This is evident (1) from the shape of the old types which were discovered in 1878 in the bed of the river Sa6ne, near Lyons, opposite the site of one of the 15th-century printing houses of that city, and which there is reason to believe belonged once to one of those presses, and were used by the early printers of Lyons; (2) from a page in Joh. Nider's Lepra Moralis, printed by Conrad Homburch at Cologne in 1476, which shows the accidental impression of a type, pulled up from its place in the course of printing by the ink-ball, and laid at length upon the face of the forme, thus leaving its exact profile indented upon the page; (3) from an entirely similar page (fol. 4 b ) in Liber de Laudibus ac Festis Gloriosse Virginia, Cologne, c. 1468. From the small circle appearing in the two last-mentioned types, it is presumed that the letters were pierced laterally by a circular hole, which did not penetrate the whole thickness of the letter, and served, like the nick of modern types, to enable the compositor to tell by touch which way to set the letter in his stick. The fact that in these two cases the letter was pulled up from the forme seems to show that the line could not have been threaded.
Vine. Fineschi, Notizie Storiche sopra la Stamperia di Eipoli (Florence, 1781, p. 49), gives an extract from the cost-book of the Ripoli press, about 1480, by which it appears that steel, brass, copper, tin, lead, and iron wire were all used in the manufacture of types at that period.
Palæography (q.v.).The history and nomenclature of the earliest types are practically a continuation of the history and nomenclature of the characters figured in the earliest block-books, wood-engravings, and MSS. For instance, Gothic type was first seen about the year 1445; but it should not be forgotten that the Gothic writing, of which that type was an imitation, was already known and used about the second half of the 12th century. Again, the pure Roman type, which appeared about 1464, is nothing but an imitation of what in palæography is called the Caroline minuscule, a hand writing which was already fully developed towards the end of the 8th century. Consequently, details as to the history and development of the various types properly belong to the study of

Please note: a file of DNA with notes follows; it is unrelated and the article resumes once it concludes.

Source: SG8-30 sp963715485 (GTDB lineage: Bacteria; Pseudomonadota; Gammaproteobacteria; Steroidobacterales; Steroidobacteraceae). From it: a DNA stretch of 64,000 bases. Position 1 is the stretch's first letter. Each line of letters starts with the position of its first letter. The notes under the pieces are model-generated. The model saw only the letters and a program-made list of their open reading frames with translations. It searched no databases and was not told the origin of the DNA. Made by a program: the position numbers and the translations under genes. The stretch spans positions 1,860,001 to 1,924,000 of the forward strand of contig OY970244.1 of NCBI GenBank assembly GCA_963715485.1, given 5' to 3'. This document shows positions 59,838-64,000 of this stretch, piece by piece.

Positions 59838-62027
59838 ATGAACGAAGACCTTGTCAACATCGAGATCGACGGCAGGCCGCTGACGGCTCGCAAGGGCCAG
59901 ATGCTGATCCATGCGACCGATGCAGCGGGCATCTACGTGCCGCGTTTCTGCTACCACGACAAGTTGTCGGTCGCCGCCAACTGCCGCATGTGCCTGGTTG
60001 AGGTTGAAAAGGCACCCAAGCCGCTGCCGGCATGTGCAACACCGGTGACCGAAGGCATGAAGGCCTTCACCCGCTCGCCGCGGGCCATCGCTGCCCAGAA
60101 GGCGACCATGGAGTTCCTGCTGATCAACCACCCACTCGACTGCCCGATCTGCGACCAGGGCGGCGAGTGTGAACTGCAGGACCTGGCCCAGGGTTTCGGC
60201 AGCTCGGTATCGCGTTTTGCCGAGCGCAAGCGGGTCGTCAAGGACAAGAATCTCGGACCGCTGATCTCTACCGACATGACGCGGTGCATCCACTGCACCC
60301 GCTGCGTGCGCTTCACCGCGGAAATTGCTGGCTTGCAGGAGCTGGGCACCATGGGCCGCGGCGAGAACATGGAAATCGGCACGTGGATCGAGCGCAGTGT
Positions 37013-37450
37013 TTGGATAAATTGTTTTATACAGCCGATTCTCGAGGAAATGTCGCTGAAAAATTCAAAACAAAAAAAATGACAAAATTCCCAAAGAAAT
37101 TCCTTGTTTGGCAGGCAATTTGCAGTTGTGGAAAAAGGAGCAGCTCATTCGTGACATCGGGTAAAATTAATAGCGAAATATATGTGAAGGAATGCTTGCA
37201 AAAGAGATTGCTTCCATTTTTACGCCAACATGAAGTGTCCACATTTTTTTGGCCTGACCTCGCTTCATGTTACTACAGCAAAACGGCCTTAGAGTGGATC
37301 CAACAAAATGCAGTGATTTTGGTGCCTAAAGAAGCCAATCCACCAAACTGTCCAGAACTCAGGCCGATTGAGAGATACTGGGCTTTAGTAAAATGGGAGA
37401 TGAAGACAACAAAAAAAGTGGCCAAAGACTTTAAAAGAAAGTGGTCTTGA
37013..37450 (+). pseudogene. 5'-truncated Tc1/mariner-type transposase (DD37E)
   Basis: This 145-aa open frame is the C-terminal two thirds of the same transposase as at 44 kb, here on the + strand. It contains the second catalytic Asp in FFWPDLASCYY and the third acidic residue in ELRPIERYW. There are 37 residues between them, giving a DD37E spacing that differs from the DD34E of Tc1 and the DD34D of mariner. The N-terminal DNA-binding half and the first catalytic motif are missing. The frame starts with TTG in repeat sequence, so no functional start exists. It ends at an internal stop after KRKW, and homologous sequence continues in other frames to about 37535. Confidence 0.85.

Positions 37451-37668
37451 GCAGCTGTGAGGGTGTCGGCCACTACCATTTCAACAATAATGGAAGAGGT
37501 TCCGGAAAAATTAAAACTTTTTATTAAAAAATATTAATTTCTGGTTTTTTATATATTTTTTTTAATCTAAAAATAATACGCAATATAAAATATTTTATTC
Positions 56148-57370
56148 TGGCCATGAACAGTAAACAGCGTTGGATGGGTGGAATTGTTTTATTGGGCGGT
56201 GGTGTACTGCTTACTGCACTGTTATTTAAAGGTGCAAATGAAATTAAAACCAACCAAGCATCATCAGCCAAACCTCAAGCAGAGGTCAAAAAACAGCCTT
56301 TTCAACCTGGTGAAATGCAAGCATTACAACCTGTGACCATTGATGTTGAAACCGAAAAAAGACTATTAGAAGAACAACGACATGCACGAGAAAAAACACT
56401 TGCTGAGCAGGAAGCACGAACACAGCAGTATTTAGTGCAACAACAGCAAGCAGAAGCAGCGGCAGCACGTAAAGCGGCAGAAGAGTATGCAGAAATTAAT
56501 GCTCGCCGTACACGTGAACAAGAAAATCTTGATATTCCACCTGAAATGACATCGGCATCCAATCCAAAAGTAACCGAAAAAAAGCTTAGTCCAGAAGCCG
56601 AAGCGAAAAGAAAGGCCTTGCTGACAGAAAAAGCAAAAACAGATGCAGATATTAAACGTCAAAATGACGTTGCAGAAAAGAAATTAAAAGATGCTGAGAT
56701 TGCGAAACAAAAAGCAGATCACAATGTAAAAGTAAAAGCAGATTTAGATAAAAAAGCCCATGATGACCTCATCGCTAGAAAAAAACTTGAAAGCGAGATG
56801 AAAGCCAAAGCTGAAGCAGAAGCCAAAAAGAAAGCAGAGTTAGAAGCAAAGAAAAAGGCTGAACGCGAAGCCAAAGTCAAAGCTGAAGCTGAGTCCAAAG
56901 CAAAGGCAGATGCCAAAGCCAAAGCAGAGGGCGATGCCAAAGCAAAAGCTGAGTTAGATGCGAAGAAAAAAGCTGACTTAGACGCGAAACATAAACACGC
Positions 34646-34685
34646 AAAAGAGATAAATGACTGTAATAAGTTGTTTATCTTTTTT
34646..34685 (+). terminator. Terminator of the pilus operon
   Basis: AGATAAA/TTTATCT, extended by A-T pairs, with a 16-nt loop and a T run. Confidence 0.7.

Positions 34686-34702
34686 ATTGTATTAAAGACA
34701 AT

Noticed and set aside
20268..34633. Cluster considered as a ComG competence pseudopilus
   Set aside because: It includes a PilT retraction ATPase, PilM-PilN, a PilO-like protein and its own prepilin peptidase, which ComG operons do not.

The broad outlines of the history of the earliest types are as follows:—
 It was employed extensively in a great many of the earliest presses all over Europe, and continued to be used largely at all times, especially for Bibles, law books, royal proclamations, &c., and even to this day it is the national character of Germany. It is now usually called lettre de forme, black letter or English in English-speaking countries, lettre Flamand in Holland, and fractur in Germany.Gothic type, of the angular or pointed kind, was first used by the Haarlem printer of the Speculum, Donatus, &c. (see specimen No. 1, taken from the British Museum copy of the Speculum Humanæ Salvationis, mixed Latin edition), presumably c. 1445. An entirely similar but larger type (No. 2, taken from the British Museum copy of Ludovicus [Pontanus] de Roma, Singularia) was used, presumably by the same printer, c. 1465-1470. Gothic type appeared in Germany as a church type in 1454, in the 31-line indulgence, presumably printed by Johan Gutenberg at Mainz (No. 3, from the Gottingen copy), and in the 30-line indulgence (No. 4, taken from the British Museum copy), printed by Peter Schoeffer at Mainz. Type No. 3 was also used about the same time for the 36-line Bible and type No. 4 for the 42-line Bible. Two much larger Gothic types appeared in the psalter of 1457, published by Fust and Schoeffer (see Bernard, Origine, pl. vii.). In Italy Gothic type appears in 1468 (No. 5, taken from the British Museum copy of Cicero, De Oratore published at Rome by Ulr. Hahn, 15th December 1468, in small Roman type, with imprint in Gothic), but in a more rounded form; it is practically the ordinary Italian writing influenced by the Gothic. In France Gothic began to be used in 1473; in England it appears first in Caxton's type about the year 1480.
Bastard Italian or bastard Roman was introduced in 1454 at Mainz in the 31 -line (No. 6) and 30-line (No. 7) indulgence. It is also called lettre de somme, some think from the Summa of Thomas Aquinas, printed in the type of the Bible of 1462 by Fust and Schoeffer. Varieties of this kind of type were, like the Gothic, much used by the earliest printers, as, for instance, the printer of the 1460 Catholicon, i.e., by Mentelin of Strasburg, c. 1460, and by Ulrich Zell at Cologne, c. 1466, &c. In England it appeared in the first three books printed (1478, 1479) at Oxford (No. 8, taken from the British Museum copy of Jerome's Expositio in Simbolum Apostolorum, wrongly dated 1468 for 1478).